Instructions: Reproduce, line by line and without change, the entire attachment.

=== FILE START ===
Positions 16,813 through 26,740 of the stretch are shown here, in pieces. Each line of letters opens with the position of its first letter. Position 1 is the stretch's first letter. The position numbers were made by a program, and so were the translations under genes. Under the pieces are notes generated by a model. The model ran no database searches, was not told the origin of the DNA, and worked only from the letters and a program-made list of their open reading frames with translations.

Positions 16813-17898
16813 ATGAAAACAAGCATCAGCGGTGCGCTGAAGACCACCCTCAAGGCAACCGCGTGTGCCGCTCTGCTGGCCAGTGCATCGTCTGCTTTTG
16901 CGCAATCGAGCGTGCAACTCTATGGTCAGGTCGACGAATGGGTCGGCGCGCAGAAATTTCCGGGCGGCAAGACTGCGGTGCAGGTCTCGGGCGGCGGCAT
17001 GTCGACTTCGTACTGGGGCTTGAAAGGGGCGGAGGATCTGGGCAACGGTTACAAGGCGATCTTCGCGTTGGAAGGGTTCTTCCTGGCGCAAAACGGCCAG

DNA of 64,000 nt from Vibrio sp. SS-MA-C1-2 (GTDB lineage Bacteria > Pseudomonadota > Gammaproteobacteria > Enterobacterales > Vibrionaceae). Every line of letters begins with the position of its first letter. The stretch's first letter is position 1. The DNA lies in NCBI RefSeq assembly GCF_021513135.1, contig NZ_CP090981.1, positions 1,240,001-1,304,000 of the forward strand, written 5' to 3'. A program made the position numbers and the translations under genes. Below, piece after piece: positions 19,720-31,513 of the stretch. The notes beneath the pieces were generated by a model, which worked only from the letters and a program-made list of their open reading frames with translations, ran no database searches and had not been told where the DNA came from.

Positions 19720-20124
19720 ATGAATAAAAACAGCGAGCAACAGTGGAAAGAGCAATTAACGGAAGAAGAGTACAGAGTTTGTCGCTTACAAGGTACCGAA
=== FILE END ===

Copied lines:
Positions 16,813 through 26,740 of the stretch are shown here, in pieces. Each line of letters opens with the position of its first letter. Position 1 is the stretch's first letter. The position numbers were made by a program, and so were the translations under genes. Under the pieces are notes generated by a model. The model ran no database searches, was not told the origin of the DNA, and worked only from the letters and a program-made list of their open reading frames with translations.

Positions 16813-17898
16813 ATGAAAACAAGCATCAGCGGTGCGCTGAAGACCACCCTCAAGGCAACCGCGTGTGCCGCTCTGCTGGCCAGTGCATCGTCTGCTTTTG
16901 CGCAATCGAGCGTGCAACTCTATGGTCAGGTCGACGAATGGGTCGGCGCGCAGAAATTTCCGGGCGGCAAGACTGCGGTGCAGGTCTCGGGCGGCGGCAT
17001 GTCGACTTCGTACTGGGGCTTGAAAGGGGCGGAGGATCTGGGCAACGGTTACAAGGCGATCTTCGCGTTGGAAGGGTTCTTCCTGGCGCAAAACGGCCAG

DNA of 64,000 nt from Vibrio sp. SS-MA-C1-2 (GTDB lineage Bacteria > Pseudomonadota > Gammaproteobacteria > Enterobacterales > Vibrionaceae). Every line of letters begins with the position of its first letter. The stretch's first letter is position 1. The DNA lies in NCBI RefSeq assembly GCF_021513135.1, contig NZ_CP090981.1, positions 1,240,001-1,304,000 of the forward strand, written 5' to 3'. A program made the position numbers and the translations under genes. Below, piece after piece: positions 19,720-31,513 of the stretch. The notes beneath the pieces were generated by a model, which worked only from the letters and a program-made list of their open reading frames with translations, ran no database searches and had not been told where the DNA came from.

Positions 19720-20124
19720 ATGAATAAAAACAGCGAGCAACAGTGGAAAGAGCAATTAACGGAAGAAGAGTACAGAGTTTGTCGCTTACAAGGTACCGAA